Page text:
The first scene is set in an undesignated patch of outer space, where some masked moaner yaks on in a rich and threatening baritone. I couldn't understand a word until he asked, 'The humans - what can they do but burn?' If he is referring to our cooking skills, this is grossly unfair, for we can also poach, broil, gently simmer, and steam en papillote. . . .
Loki (Tom Hiddleston) is a tall, well-spoken megalomaniac who bears a magic spear, although, for anyone who enjoyed Hiddleston's spry and convincing turn in Midnight In Paris, the world would appear to be at the mercy of F. Scott Fitzgerald with a monkey wrench.
One of the failings of Marvel - as of other franchises, like the Superman series - is the vulgarity that comes of thinking big. As a rule, be wary of any guy who dwells upon the fate of mankind, unless he can prove that he was born in Bethlehem. . . . I remember the joy of reading Dvid Thomson's entry on Howard Hawks, in A Biographical Dictionary of Film; the principle underlying Hawks's work, Thomson argued, was that 'Men are more expressive rolling a cigarette than saving the world.' All movies thrive on the rustle of private detail - on pleasures and pains that last as long as a smoke - and there has been nothing more peculiar, in recent years, than watching one Marvel epic after the next, then sifting through the rubble of gigantism in search of dramatic life. . . .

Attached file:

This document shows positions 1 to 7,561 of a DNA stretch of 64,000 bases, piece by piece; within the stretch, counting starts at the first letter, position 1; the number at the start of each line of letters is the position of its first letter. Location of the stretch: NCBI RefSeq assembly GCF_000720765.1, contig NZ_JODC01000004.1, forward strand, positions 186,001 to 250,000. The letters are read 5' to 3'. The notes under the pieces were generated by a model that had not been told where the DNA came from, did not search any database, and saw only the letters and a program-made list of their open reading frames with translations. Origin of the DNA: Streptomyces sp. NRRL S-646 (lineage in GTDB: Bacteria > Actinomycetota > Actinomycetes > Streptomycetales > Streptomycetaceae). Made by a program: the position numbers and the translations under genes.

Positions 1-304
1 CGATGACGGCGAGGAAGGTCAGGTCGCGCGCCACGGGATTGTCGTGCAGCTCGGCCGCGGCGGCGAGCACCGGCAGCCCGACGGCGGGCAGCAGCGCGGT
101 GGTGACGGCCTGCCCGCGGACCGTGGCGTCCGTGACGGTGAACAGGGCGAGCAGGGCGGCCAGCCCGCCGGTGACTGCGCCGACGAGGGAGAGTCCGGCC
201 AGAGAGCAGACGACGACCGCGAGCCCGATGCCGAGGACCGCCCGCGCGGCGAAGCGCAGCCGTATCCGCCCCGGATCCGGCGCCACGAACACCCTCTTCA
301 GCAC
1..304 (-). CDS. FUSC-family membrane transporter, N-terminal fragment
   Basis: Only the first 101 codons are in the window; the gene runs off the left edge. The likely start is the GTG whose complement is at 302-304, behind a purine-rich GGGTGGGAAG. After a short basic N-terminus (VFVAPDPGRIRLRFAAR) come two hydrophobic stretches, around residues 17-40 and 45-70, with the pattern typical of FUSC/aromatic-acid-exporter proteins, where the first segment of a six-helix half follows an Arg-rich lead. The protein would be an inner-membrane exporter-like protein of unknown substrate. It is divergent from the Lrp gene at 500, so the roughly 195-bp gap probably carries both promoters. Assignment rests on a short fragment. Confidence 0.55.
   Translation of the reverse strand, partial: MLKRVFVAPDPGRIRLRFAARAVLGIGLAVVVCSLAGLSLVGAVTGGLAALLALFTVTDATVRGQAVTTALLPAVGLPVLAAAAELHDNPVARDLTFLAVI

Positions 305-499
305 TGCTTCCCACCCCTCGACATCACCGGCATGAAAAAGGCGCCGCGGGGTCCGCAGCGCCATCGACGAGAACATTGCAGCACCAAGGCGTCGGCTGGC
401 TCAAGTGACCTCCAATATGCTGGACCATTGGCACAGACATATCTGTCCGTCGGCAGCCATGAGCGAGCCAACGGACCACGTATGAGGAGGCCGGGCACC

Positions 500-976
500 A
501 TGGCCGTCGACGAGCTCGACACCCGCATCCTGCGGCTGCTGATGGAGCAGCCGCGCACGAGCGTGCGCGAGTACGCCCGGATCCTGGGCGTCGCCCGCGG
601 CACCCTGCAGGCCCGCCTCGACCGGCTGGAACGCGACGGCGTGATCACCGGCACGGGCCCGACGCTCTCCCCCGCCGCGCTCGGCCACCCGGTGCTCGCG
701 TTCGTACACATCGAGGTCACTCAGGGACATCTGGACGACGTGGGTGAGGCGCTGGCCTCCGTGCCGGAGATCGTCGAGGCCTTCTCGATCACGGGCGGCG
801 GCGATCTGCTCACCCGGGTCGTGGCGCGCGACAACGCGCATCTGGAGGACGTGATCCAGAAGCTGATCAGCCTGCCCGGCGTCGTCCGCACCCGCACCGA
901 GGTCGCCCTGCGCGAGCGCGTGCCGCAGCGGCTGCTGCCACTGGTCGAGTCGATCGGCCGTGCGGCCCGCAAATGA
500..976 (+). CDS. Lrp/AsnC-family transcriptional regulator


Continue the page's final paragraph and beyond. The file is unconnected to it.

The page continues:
Come the climax, Thor tosses his mallet, Iron Man hurls energy pulses from his palms, while Captain America waves his slightly underwhelming shield, and, not to be left out, Black Widow repels invading aliens through the sheer force of her corsetry. . . .
The New Yorker, May 14, 2012